Who Am I? (Part 2)
Who Am I? (Part 2)
by Pastor David
Last week we began considering who we are according to God. We are not our own, and we are alive even though we used to be dead. Here are a several more Gospel-informed realities that frame the core of our identity.
I am in Christ
Judging from the number of times he uses it, it seems that “in Christ” was Paul’s favorite shorthand way to describe being a Christian. Over and over he refers to himself, to the believers he writes to, to the believers he writes about, as being “in Christ.” This expression so richly describes Gospel truths. We are united in Christ, we are dead to our sins and alive in Him, we are to live no longer for ourselves but for Him, we are clothed in His righteousness, we are connected to His promises. And if any of us are in Christ, we are a whole new creation. A total transformation has happened. The grand truth of being “in Christ” lifts us from our broken, fallen, sinful identity and makes us holy, set apart for God, uniquely suited to bring God glory.
I am free from God’s condemnation
Your conscience might tell you repeatedly that you are guilty. Satan certainly accuses you and the rest of the brethren night and day. But the one place you are guaranteed freedom from condemnation is before God. If He has declared you righteous, He will never simultaneously declare you guilty. You are either right before Him legally or under His wrath. So if you are in Christ, you are uncondemned. You are guiltless before God, just as righteous as His Son, accepted in the Beloved. All of these realities are yours if you are in Christ, won not by your own works but by the work of Christ.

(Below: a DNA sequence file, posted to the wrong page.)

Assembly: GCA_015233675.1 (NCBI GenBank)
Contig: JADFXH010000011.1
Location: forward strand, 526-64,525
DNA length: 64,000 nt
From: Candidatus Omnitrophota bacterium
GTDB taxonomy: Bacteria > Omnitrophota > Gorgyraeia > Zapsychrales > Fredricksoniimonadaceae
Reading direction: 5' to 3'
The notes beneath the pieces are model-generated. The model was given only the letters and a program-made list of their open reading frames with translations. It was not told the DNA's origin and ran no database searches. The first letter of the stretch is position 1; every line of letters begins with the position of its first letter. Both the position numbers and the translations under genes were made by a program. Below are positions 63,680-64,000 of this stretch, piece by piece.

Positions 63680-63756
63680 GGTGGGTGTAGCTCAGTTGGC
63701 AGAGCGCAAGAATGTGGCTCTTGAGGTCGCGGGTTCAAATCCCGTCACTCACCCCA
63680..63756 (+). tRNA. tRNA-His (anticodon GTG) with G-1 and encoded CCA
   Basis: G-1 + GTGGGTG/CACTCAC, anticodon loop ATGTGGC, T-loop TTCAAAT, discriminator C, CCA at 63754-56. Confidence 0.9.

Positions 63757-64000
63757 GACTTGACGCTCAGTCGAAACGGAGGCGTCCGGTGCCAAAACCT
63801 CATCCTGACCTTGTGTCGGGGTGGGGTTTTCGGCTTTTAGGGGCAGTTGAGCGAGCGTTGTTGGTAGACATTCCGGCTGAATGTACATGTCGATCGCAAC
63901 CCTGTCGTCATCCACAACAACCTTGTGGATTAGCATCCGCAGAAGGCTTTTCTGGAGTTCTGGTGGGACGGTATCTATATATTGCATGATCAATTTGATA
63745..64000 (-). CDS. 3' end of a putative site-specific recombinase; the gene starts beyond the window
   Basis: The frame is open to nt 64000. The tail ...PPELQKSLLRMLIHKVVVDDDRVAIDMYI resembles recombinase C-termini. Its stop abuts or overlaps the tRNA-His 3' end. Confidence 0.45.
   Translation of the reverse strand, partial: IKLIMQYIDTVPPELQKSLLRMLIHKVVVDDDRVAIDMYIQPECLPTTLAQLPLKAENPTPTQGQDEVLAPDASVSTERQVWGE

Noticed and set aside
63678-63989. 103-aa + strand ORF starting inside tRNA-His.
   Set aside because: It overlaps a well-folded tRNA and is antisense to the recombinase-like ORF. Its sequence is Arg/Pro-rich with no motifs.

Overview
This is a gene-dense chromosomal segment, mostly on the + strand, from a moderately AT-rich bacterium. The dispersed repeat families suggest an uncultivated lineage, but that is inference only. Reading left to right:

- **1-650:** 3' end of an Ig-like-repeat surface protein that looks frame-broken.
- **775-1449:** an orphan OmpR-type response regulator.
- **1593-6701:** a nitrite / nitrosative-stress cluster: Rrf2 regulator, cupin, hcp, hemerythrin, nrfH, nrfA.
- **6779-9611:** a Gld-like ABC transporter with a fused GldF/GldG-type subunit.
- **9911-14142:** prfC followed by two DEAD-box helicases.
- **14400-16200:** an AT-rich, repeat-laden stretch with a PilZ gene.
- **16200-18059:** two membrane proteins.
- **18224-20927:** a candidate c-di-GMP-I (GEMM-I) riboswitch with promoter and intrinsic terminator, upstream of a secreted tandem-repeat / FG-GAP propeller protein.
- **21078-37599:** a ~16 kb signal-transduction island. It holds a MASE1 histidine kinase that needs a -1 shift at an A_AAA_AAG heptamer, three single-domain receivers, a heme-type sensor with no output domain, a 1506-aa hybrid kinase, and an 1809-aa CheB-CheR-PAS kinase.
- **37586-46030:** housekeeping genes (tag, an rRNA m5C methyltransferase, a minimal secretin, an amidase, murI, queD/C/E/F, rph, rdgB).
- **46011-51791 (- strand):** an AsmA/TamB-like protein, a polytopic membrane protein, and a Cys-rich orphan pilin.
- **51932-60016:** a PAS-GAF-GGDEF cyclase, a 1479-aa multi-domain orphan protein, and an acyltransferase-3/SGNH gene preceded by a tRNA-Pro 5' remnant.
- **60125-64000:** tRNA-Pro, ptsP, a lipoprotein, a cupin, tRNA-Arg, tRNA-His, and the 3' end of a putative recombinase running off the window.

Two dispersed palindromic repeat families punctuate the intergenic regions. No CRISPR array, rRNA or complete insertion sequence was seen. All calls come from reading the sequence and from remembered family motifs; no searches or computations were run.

I am God’s son
I am proud to be my dad’s son. I treasure my last name and I thank God for a godly and faithful dad who teaches and lives the Gospel. I respect my dad for his lifetime of love and sacrifice for my family and his ministry to others. But that family love and respect for my dad is really just a tiny earthly taste of the honor and joy and privilege to be God’s Son. What kind of love is this, that we could be called God’s sons? That the creator God of eternity would adopt us, would make us His own special family, would call us His? I am thrilled when my dad tells someone, “that’s my son.” But infinitely more, I have a heavenly Father who for all eternity has said, “that’s My son.”
Who am I? I am God’s son, free from His condemnation because I am in Christ. I used to be dead but now I’m alive. I am God’s purchased possession. No other identifications should even come close to inspiring and defining us as these.